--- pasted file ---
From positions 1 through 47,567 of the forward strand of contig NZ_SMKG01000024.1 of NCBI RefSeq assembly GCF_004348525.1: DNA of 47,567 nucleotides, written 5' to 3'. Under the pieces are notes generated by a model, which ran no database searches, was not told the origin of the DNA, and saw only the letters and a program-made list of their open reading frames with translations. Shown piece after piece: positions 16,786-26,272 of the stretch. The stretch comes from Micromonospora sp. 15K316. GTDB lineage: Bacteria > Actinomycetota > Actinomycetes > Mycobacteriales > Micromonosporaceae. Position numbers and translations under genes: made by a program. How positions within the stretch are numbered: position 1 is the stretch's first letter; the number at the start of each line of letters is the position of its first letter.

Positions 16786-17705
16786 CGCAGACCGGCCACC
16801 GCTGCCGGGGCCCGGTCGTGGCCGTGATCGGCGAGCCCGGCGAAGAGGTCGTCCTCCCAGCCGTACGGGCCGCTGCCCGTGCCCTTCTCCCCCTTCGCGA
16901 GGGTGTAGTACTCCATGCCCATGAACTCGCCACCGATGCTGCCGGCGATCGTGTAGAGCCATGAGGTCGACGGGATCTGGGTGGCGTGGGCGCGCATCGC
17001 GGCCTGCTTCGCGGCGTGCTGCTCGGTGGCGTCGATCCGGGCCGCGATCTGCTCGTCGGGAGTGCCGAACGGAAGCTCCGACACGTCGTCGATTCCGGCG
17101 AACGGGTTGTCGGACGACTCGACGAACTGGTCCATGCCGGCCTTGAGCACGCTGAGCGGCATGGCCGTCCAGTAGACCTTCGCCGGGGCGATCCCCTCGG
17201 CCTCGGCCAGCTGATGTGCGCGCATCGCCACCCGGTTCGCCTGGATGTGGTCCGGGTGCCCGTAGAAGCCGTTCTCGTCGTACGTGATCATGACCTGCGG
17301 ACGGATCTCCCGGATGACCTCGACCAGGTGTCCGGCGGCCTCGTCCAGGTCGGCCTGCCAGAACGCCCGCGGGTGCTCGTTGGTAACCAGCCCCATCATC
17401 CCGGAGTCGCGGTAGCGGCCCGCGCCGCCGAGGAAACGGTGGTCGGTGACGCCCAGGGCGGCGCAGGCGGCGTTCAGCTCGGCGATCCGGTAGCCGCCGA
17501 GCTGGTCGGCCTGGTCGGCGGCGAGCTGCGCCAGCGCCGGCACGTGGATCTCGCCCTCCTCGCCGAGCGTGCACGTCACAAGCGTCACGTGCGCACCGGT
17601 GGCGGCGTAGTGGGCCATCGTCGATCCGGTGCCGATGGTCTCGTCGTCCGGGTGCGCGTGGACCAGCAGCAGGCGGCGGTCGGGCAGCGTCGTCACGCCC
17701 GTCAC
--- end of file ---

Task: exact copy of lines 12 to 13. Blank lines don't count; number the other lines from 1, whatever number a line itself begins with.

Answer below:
17601 GGCGGCGTAGTGGGCCATCGTCGATCCGGTGCCGATGGTCTCGTCGTCCGGGTGCGCGTGGACCAGCAGCAGGCGGCGGTCGGGCAGCGTCGTCACGCCC
17701 GTCAC